fechter wrote:One of the major issues with most BMS/cell balancing schemes is the amount of heat given off by the shunt resistors.
liveforphysics wrote:Everyone of the de-coupleing caps would need to be rated for the full pack voltage+20% or so, and to pass meaningful current, the freq needs to go way above 100hz unless you plan to use giant low ESR caps.
I can visualize how the cells could all be charged with out removing the series connections from one 4.2v high freq AC supply, but I'm unclear how it would balance during charging.
fechter wrote:Whichever cell had the lowest voltage would present the path of least resistance, so would take the most current.
number1cruncher wrote:fechter wrote:Whichever cell had the lowest voltage would present the path of least resistance, so would take the most current.
Well, I could understand the schematic without any help, so it must be really simple. Plus it follows one of life's major rules...
How would this setup prevent overcharge of the cells? Would it be based on the power supply setting? Or is there some sort of governor in the circuit?
swbluto wrote: Presumably, 5v - 2 diode drops = 3.7 volts. I don't understand how it's supposed to limit the voltage at lower currents, however, since the diode drop is smaller at lower currents and so it seems like it has the potential to creep up to the supply voltage.
number1cruncher wrote:swbluto wrote: Presumably, 5v - 2 diode drops = 3.7 volts. I don't understand how it's supposed to limit the voltage at lower currents, however, since the diode drop is smaller at lower currents and so it seems like it has the potential to creep up to the supply voltage.
Is the forward drop proprotional on a diode? I thought this was a characteristic of a resistor, but not a diode. However, I did have this argument in my head before posting earlier...
fechter wrote:In this case, the capacitors allow AC to pass, but block the DC.
I did some initial testing using a junk switching power supply. I attached a pair of wires to the output of the switcher transformer to get an AC signal to work with.
This particular switcher runs at about 50khz. Feeding the AC through a capacitor, I measured how much power came through and tested the cap for heating.
With a 4.7uf capacitor, it looked nearly identical to a direct connection. This is encouraging. I also tried a 0,1uf, but there was a significant loss in output, though it was nearly 1/2 of the direct connection.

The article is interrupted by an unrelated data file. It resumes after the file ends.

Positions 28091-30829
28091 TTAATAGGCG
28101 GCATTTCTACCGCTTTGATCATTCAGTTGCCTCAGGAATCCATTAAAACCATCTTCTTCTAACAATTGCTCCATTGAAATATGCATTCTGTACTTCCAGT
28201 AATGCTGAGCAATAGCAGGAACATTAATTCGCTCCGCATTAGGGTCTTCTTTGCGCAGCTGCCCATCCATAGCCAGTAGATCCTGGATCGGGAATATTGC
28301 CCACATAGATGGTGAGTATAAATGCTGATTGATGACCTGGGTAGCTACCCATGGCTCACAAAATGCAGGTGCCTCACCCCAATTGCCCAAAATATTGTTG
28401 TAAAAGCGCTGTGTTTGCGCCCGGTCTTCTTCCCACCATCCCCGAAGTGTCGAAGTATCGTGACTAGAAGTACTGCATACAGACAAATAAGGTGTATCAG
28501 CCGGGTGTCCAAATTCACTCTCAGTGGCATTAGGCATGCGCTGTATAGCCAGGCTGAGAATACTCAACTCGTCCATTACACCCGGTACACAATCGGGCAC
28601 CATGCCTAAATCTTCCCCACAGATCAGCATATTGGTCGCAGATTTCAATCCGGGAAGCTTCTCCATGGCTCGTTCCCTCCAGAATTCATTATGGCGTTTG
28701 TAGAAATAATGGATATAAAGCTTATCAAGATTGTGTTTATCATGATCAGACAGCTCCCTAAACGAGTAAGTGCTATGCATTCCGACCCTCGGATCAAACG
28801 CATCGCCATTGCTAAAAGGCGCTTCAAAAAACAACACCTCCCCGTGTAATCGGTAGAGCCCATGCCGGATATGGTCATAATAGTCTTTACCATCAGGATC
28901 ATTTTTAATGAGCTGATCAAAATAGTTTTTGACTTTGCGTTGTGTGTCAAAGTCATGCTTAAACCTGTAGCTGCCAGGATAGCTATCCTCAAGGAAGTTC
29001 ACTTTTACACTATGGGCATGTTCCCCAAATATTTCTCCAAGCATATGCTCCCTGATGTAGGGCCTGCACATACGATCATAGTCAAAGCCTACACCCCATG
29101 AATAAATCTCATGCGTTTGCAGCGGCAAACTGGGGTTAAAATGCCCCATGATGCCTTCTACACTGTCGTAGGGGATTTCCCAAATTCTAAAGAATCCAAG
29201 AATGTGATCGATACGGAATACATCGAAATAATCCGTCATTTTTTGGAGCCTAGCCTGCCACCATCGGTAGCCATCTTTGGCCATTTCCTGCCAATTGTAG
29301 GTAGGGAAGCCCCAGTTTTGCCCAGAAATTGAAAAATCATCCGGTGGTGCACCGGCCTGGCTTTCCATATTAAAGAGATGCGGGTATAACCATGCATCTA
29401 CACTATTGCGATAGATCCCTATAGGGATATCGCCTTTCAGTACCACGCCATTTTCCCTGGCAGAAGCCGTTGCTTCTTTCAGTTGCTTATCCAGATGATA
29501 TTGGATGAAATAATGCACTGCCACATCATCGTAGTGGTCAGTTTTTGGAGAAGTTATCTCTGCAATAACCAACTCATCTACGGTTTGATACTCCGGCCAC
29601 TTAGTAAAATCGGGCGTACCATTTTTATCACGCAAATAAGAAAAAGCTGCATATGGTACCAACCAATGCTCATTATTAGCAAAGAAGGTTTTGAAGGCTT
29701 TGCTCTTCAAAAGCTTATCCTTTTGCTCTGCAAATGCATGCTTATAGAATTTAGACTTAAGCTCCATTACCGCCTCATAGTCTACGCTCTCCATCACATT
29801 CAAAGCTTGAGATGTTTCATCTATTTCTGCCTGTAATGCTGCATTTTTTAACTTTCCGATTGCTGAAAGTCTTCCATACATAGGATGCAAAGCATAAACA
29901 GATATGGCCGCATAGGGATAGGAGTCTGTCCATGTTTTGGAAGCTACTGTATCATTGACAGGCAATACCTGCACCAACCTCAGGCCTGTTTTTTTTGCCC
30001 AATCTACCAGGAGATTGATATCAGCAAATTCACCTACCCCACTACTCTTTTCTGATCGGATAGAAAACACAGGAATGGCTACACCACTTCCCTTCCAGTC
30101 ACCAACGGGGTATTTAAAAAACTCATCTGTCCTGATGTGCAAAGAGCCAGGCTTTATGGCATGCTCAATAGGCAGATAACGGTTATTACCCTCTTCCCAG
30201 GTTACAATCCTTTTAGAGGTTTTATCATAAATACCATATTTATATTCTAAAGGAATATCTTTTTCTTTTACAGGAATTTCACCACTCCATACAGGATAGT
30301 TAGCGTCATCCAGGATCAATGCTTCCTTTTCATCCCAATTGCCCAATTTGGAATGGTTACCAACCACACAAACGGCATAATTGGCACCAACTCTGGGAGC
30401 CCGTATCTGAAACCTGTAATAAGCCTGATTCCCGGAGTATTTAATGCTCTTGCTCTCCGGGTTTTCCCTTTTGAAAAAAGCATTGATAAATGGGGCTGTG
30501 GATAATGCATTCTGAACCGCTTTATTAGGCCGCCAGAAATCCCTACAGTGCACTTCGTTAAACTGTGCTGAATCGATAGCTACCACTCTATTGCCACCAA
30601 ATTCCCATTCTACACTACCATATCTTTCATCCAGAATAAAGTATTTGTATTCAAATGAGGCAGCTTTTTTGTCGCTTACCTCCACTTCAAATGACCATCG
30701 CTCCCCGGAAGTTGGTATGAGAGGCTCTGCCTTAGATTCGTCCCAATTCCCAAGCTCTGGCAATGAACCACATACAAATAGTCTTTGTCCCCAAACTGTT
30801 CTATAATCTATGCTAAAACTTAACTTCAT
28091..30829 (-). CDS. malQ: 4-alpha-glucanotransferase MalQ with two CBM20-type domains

Another thing I figured out is the output at the cell end will be the peak-to-peak voltage of the AC waveform minus the diode drop. As the switcher regulates, the duty cycle of the on pulse increases, but the peak-peak voltage remains nearly the same. This means the AC source needs to be a bit more sophisticated than the output of a switcher transformer. My guess is you'd want to take a 5v supply and run it through a FET bridge to change it to a high frequency AC. This way, the voltage of the 5v supply could be adjusted to get the desired output at the cell. You could also crank the frequency up higher to reduce the drop in the capacitors or allow smaller capacitors and have a nice 50% duty cycle square wave.
This circuit won't suck power from the high cells and feed it to the low ones. It will only be able to charge the lower ones at a higher rate than the high ones. I think in the end, this will have about the same effect during a charging cycle. If the total imbalance is corrected during the same time that the bulk charge takes, then there won't be any need for additional balancing time.
Toorbough ULL-Zeveigh wrote:
where does the top of the uppermost cap ultimately hook to?
cuz it doesn't connect to anything right now, or is that one cap left off entirely?
sorry if that's a previously established given assumption i'm not aware of & would just like a little clarification.
with say a 4 cell balancer as pictured, what would the completed circuit look like, that might help me out.
also what kind of load did u run the test at?
can u really pull one amp thru a cap, if that's ur target?
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